At this shot as in some others I could have lighten the back of the actor but I liked it that way.
As I said even from HV30 or a Z1 or a Z7 or EX1, I could have to shoot it as well, there would be no vertical stripes/noise at the left part of the shot where there is no light.
Especially at the back of his head...
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Old June 25th, 2010, 11:18 AM   #39
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It was probably the Highlight tone priority on that,
I just want to share that the image produced from 550D with the EF 50mm 1.8 II (only drawback the absence of IS) looks a lot like film
and has nothing to do with the video look the HDV or other cameras are producing.
And that only without any Color Correction. Given that you will use the right f/stops and ISO combination.
Yesterday's shootings were at a basement with only one lamp at the roof (which was there).
1080 25p with 30 stop at 400 ISO gave a very good image without any kind of noise.
Using the Neutral profile.
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Old June 25th, 2010, 12:06 PM   #40
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Good looking image. On my monitor, it looks like there is some color noise in the wall. But I wasn't there. Maybe the wall has some local color variations. It might also have to do with 8-bits. 8-bit video can only create so many hues, so when a hue is in between two levels, you can get a dithered look.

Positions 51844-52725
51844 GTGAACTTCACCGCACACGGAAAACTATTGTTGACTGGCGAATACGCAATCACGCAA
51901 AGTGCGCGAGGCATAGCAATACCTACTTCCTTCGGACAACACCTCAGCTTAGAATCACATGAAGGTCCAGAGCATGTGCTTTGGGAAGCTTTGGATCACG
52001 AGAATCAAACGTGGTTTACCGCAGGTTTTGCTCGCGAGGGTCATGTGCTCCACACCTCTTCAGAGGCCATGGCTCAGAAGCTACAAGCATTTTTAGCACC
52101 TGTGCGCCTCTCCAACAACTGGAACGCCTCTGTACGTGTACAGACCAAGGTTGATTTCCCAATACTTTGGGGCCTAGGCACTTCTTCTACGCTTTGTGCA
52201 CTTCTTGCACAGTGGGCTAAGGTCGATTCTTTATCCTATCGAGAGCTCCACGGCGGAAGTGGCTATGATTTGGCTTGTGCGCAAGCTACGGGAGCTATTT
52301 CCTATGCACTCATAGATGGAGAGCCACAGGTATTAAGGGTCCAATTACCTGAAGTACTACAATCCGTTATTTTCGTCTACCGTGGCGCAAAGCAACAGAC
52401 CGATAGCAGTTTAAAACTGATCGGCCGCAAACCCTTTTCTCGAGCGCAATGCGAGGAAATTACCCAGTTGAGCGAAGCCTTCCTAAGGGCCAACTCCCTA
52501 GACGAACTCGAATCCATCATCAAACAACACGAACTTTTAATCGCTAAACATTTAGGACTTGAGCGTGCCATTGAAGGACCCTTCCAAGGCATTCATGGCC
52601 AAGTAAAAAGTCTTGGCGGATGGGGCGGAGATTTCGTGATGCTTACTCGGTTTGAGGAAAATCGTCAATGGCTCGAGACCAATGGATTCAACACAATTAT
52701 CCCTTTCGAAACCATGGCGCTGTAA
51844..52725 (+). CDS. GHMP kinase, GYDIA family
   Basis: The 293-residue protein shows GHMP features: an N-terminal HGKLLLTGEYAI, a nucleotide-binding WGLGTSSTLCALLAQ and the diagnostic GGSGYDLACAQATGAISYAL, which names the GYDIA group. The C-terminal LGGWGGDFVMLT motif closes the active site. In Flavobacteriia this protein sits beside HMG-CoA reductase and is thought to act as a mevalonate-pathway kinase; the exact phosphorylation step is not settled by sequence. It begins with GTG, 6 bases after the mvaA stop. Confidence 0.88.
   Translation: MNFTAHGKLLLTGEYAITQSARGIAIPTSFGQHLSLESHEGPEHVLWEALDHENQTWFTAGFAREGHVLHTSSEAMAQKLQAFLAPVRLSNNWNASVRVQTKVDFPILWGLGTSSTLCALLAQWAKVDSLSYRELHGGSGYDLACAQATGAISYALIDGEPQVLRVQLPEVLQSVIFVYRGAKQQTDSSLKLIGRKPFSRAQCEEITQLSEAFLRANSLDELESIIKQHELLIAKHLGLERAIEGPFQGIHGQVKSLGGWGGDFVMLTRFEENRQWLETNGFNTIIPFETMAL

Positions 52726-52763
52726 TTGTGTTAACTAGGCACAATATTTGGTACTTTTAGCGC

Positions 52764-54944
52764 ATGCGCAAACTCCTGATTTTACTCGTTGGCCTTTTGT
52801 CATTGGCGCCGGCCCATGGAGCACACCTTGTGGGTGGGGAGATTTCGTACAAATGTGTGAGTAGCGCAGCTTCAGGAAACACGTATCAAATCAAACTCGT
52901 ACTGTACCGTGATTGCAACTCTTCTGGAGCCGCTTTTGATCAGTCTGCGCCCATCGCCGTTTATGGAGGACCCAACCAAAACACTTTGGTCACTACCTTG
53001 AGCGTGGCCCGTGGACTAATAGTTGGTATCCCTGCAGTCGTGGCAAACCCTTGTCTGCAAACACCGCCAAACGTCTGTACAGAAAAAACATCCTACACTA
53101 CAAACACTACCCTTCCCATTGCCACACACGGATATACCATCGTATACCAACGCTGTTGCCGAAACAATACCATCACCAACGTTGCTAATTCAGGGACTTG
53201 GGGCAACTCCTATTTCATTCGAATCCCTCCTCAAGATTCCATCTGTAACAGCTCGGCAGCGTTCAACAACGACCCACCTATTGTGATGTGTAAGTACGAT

A light amount of NR in post can easily take care of such a low level of color noise.
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Old June 25th, 2010, 12:49 PM   #41
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Maybe there is some or it's from the blood ;)
Those are the original files which I am then linking by AMA at MC5 and transcoding them to DNxHD 120 and backing up the project with MDV each time I am bringing in some new footage. Of course when the time of the editing will come there will be color correction to keep up haunting the "sick" atmosphere I am looking for the film. The Neutral Profile leaves room for a lot of improvements. If I would add just an 800W light hitting the roof and closing the aperture, everything could be more dynamic BUT then I wouldn't have the "sickness" I am looking for which a part of, is the degradation of the image.
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Old June 25th, 2010, 03:00 PM   #42
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I don't think it's the blood. :)

In the texture of the wall, I see some green/blue and reddish tones, rather than a consistent hue. It's not very significant and is probably fine. With NR, you could remove it, but too much NR and things start looking plastic. Blotchy color noise is one of those digital artifacts that we don't tend to see in film. Applying a touch of NR and then adding some film grain could really make it perfect.

But I'm picking nits here. The audience won't notice or care. :)
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Old June 25th, 2010, 03:43 PM   #43
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No, I am also a perfectionist as well. I have analyzed that. This is due to White Balance.
Even if I have set it to tungsten which was the right one, it would be better to have it on set and with the classic white paper, I would have taken a better metering of color temperature. That in theory. It needs some CC inside MC5 to reduce the color cast. From then and on there is no color noise or is reduced to a real minimal state that even enlarged will not be viewable or noticed. Of course I am not going to leave it like that at the final stage. Thanks for the observation Jon.